S ometimes societies just go batshit crazy. For ten years, 1966 to 1976, China slid into the chaotic maw of Mao Zedong’s “cultural revolution.” A youth army called the Red Guard was given license to terrorize authorities all over the nation — teachers, scientists, government officials, really just about anyone in charge of anything. They destroyed lives and families and killed quite a few of their victims. They paralyzed the country with their persecutions against “bourgeois elements” and “capitalist roaders,” reaching as deep into the top leadership as Deng Xiaoping, who was paraded in public wearing a dunce-cap, but eventually was able to put an end to all the insanity after Mao’s death.
America’s own cultural revolution has worked differently. It was mostly limited to the hermetically-sealed hot-house world of the universities, where new species of hierophants and mystagogues were busy constructing a crypto-political dogma aimed at redefining status arrangements among the various diverse ethnic and sexual “multi-cultures” of the land.
There is no American Mao, but there are millions of good little Maoists all over America bent on persecuting anyone who departs from a party line that now dominates the bubble of campus life. It’s a weird home-grown mixture of Puritan witch-hunting, racial paranoia, and sexual hysteria, and it comes loaded with a lexicon of jargon — “micro-aggression,” “trigger warnings,” “speech codes,” etc — designed to enforce uniformity in thinking, and to punish departures from it.
At a moment in history when the US is beset by epochal problems of economy, energy, ecology, and foreign relations, campus life is preoccupied with handwringing over the hurt feelings of every imaginable ethnic and sexual group and just as earnestly with the suppression of ideological trespassers who don’t go along with the program of exorcisms. A comprehensive history of this unfortunate campaign has yet to be written, but by the time it is, higher education may lie in ruins. It is already burdened and beset by the unintended consequences of the financial racketeering so pervasive across American life these days. But in promoting the official suppression of ideas, it is really committing intellectual suicide, disgracing its mission to civilized life.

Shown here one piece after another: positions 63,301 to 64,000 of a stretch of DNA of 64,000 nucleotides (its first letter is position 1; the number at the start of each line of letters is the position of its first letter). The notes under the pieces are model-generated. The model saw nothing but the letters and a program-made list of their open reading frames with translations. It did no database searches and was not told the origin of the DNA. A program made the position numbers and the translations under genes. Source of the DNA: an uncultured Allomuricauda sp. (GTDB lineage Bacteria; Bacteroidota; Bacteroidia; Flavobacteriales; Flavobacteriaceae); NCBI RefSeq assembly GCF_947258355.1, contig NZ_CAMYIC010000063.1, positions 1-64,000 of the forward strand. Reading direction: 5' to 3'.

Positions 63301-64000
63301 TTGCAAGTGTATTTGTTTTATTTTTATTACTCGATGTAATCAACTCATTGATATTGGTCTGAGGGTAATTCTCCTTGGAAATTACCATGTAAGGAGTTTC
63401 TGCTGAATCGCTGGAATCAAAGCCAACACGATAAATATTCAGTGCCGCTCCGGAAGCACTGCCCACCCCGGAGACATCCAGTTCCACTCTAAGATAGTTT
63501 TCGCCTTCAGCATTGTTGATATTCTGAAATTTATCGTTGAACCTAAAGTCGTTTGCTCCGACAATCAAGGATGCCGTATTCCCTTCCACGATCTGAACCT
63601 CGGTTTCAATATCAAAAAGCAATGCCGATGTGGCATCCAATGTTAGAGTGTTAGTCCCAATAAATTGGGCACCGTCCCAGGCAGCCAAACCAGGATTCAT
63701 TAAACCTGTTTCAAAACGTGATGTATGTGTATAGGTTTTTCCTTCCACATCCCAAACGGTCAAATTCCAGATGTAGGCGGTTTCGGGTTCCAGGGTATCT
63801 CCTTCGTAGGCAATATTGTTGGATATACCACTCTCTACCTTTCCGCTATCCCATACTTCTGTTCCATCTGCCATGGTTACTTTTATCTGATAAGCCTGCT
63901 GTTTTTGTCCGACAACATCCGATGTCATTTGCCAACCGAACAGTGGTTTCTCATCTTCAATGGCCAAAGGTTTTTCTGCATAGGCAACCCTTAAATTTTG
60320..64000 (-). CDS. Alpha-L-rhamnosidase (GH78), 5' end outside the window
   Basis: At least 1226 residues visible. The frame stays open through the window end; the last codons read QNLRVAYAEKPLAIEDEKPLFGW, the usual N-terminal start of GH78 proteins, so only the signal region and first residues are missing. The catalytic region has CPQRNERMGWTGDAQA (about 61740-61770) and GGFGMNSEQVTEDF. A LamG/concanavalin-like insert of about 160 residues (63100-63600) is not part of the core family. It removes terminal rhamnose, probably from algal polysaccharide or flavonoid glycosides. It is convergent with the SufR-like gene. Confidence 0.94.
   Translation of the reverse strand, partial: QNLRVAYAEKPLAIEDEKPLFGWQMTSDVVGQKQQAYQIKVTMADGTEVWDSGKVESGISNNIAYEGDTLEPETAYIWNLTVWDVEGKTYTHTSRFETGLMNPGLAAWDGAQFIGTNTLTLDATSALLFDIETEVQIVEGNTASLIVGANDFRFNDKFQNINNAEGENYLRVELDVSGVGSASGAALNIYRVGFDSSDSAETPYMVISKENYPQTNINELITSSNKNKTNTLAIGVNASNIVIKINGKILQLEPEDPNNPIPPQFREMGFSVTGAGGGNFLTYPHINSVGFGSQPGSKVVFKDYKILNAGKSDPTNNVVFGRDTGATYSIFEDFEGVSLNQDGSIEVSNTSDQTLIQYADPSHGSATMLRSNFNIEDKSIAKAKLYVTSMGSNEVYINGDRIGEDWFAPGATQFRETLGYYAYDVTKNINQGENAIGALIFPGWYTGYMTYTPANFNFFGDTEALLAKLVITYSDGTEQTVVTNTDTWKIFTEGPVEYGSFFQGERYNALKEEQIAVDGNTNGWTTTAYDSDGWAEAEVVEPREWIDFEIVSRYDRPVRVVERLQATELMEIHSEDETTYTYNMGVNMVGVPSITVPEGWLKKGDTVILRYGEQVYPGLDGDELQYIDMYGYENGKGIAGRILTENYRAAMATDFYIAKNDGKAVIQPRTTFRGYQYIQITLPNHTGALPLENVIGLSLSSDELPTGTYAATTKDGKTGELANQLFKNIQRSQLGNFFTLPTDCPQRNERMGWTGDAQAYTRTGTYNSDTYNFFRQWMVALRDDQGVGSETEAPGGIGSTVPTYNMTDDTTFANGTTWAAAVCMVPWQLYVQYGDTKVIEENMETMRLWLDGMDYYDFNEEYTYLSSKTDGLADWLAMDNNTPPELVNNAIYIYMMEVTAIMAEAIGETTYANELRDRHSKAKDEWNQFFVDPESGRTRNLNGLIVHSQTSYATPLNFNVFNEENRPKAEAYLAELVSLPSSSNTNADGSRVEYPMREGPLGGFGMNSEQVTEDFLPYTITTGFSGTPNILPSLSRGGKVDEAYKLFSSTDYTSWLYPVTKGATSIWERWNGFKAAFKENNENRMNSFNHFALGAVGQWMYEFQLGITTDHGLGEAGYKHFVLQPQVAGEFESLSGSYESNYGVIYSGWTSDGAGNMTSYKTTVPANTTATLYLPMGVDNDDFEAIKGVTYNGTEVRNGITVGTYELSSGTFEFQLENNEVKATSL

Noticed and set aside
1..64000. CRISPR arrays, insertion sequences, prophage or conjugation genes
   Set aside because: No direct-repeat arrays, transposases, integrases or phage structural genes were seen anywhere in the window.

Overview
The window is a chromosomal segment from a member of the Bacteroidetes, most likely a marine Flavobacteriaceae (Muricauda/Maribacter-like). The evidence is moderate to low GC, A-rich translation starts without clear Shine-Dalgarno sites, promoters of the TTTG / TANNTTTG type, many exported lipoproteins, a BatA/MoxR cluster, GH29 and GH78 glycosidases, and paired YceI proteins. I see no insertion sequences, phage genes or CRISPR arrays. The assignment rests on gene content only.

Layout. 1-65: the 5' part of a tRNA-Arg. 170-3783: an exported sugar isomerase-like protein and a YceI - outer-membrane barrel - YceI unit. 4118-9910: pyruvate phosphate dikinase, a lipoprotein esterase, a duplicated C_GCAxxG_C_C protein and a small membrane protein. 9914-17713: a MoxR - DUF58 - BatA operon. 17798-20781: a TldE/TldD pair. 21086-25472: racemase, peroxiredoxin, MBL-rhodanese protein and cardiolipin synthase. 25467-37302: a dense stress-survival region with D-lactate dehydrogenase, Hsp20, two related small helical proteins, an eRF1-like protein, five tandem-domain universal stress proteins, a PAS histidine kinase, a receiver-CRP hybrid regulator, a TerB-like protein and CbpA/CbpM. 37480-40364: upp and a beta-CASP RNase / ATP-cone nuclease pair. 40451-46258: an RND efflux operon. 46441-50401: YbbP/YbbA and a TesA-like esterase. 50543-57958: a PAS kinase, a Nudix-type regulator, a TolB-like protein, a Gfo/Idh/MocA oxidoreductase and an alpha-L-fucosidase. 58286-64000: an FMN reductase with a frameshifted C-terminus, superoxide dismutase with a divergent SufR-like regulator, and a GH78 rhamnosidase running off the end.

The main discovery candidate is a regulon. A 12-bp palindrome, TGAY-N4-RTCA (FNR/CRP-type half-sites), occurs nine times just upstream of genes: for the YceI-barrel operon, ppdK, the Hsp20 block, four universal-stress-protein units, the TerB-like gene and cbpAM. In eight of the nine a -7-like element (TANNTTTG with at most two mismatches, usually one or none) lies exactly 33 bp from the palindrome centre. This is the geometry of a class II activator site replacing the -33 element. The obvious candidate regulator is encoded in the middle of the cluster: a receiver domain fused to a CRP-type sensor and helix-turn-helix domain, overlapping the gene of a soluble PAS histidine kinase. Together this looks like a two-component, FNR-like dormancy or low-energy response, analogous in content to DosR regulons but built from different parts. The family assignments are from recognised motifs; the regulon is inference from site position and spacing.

I had my own brush with this evil empire last week when I gave a talk at Boston College, a general briefing on the progress of long emergency. The audience was sparse. It was pouring rain. The World Series was on TV. People are not so interested in these issues since the Federal Reserve saved the world with free money, and what I had to say did not include anything on race, gender, and white privilege.
However, after the talk, I went out for dinner with four faculty members and one friend-of-faculty. Three of them were English profs. One was an urban planner and one was an ecology prof. All of the English profs were specialists in race, gender, and privilege. Imagine that. You’d think that the college was a little overloaded there, but it speaks for the current academic obsessive-compulsive neurosis with these matters. Anyway, on the way to restaurant I was chatting in the car with one of the English profs about a particular angle on race, since this was his focus and he tended to view things through that lens. The discussion continued at the dinner table and this is what ensued on the Internet (an email to me the next morning):
On Oct 29, 2015, at 4:37 PM, Rhonda Frederick <email@example.com> wrote:
This is what I posted on my social medias, am sharing with you and your agent.
Yesterday, novelist/journalist James Howard Kunstler was invited to give a talk at BC (see his bio at http://www.bc.edu/offices/lowellhs/calendar.html#1028).
At the post-talk dinner, he said “the great problem facing African Americans is that they aren’t taught proper English, and that … academics are too preoccupied with privilege and political correctness to admit this obvious fact.” No black people (I presume he used “African American” when he meant “black”) were present at the dinner. I was not at the dinner, but two of my friends/colleagues were; I trust their recollections implicitly. Whether Kunstler was using stereotypes about black people to be provocative, or whether he believed the ignorance he spouted, my response is the same: I cannot allow this kind of ignorance into my space and I am not the one to cast what he said as a “teachable moment.” I do think there should be a BC response to this, as the university paid his honorarium and for his meal. Here’s some contact information for anyone interested in sharing your thoughts on how BC should spend its money: